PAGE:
Researchers reported Tuesday in New Orleans at a meeting of the American Society for Microbiology that two strains of Lactobacillus bacteria in the mouth can hook onto HIV and prevent it from getting into cells, which could help protect infants from catching the virus from their mothers. The bacteria also caused immune cells to clump, which could be used to prevent HIV-infected cells from infecting other cells.
"While studies have been done so far only in the laboratory, we believe this work opens up new possibilities for preventing the transmission of HIV through mothers' milk," said Lin Tao, associate professor of oral biology at the University of Illinois-Chicago's College of Dentistry. "Unlike standard retroviral drugs, which are too toxic for newborns, lactobacilli are 'friendly' bacteria already inhabiting the human digestive tract and milk products, and so should pose no danger to infants."
Giving the mother and baby antiretroviral drugs at birth can protect the infants, but they risk becoming infected later if they are breastfeeding. In some areas, an estimated 25 percent of babies born HIV-free are infected by breastfeeding. Up to 800,000 babies are infected with HIV each year worldwide.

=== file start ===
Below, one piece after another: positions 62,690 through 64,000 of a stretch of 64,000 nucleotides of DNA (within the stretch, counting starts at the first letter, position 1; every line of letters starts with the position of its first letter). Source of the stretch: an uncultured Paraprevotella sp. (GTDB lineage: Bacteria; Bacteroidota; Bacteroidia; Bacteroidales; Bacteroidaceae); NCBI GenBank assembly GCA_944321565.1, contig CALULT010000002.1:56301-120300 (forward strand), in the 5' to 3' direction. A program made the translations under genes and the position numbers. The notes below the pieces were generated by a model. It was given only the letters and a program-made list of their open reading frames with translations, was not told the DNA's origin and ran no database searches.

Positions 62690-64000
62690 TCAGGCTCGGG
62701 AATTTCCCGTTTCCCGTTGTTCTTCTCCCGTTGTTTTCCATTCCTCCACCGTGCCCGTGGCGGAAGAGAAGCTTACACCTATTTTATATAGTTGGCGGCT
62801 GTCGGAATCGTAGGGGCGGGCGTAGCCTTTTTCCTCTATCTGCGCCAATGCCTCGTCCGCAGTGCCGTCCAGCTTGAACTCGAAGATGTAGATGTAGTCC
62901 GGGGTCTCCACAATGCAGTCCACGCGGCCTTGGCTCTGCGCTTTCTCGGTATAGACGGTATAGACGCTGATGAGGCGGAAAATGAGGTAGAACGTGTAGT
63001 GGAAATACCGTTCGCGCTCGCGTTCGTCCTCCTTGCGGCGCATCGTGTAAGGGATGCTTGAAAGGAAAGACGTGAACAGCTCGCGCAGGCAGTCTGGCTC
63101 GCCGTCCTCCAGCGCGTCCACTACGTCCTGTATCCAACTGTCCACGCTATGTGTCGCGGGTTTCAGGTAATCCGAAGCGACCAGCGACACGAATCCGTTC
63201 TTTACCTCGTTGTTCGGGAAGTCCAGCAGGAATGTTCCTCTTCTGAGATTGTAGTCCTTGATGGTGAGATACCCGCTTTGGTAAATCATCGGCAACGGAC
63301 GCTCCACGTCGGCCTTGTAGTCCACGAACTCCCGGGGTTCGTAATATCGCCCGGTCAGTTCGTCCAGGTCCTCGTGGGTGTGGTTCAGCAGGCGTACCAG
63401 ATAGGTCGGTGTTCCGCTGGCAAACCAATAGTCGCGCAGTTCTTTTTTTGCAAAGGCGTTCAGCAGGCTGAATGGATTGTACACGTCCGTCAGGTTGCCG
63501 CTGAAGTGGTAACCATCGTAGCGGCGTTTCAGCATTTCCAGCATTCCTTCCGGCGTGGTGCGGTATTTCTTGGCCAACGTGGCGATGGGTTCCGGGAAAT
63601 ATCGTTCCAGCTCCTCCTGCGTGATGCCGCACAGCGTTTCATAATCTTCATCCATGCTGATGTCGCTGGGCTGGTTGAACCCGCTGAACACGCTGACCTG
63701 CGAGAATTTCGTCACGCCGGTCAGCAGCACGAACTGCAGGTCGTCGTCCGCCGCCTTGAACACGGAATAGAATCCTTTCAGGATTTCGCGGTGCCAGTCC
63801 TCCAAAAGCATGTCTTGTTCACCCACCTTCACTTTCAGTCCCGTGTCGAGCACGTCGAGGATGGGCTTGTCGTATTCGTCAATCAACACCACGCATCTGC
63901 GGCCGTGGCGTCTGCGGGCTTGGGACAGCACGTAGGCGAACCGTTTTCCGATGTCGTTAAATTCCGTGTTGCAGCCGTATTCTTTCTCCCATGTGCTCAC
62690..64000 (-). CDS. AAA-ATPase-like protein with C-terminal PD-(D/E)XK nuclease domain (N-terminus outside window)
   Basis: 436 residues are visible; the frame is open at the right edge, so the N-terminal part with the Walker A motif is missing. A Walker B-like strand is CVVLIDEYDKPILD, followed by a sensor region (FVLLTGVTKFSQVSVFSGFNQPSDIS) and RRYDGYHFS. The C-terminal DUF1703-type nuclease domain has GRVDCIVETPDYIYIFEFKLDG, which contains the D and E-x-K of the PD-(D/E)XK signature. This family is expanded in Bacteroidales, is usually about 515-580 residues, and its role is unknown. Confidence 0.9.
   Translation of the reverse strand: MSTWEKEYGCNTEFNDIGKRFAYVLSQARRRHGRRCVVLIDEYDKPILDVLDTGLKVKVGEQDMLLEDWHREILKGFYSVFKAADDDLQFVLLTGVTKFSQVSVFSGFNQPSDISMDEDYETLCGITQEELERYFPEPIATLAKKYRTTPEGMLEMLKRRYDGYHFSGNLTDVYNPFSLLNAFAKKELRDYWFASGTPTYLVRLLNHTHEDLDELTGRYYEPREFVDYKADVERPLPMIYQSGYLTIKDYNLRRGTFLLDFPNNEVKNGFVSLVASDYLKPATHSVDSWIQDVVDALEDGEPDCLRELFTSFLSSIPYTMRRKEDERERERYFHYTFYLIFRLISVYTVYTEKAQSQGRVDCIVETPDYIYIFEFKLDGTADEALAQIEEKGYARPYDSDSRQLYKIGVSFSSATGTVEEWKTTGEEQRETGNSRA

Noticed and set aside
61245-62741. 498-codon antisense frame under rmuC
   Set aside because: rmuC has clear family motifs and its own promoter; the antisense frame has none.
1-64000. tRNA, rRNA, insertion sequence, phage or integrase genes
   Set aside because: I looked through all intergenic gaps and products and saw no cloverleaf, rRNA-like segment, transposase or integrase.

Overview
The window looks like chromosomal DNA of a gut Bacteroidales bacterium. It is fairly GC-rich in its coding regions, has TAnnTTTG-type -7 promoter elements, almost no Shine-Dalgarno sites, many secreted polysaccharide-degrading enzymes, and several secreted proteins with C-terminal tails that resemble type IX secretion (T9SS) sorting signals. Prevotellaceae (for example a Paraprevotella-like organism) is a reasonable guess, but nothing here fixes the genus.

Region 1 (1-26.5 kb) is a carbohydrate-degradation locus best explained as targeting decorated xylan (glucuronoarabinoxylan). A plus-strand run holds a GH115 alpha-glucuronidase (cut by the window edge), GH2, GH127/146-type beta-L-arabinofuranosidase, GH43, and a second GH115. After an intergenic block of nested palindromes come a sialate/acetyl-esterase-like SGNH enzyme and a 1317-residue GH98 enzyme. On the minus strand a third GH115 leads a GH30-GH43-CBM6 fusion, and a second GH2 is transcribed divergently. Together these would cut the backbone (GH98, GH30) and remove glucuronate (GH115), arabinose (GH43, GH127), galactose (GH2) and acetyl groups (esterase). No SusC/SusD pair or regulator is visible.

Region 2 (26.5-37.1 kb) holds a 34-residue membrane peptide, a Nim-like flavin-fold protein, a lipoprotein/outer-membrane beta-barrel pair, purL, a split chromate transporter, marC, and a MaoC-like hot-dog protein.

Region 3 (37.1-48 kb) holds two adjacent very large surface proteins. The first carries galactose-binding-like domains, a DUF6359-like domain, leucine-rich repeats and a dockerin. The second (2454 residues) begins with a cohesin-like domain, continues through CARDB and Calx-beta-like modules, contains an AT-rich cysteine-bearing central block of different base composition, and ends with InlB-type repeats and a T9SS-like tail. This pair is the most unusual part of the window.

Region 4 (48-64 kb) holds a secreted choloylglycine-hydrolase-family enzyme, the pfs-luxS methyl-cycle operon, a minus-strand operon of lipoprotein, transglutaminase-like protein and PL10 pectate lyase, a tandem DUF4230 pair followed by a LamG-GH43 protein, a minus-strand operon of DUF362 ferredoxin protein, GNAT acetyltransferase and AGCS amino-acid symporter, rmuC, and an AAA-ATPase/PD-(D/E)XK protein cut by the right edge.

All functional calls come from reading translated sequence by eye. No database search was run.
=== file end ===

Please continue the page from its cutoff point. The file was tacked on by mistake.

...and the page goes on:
Tao's team studied bacteria taken from volunteers. "The two strains were found to bind with several varieties of HIV, the related simian immunodeficiency virus, and immune cells that HIV targets for infection," Tao said. "Further analysis showed that the bacteria inhibited HIV infection of immune cells in the laboratory."
The American Society for Microbiology 2004 presentation is "Lactobacillus Traps HIV by Mannose-Specific Binding," (presentation number: T-031; poster board number: 621).
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This article was provided by CDC National Prevention Information Network.
It is a part of the publication CDC HIV/Hepatitis/STD/TB Prevention News Update.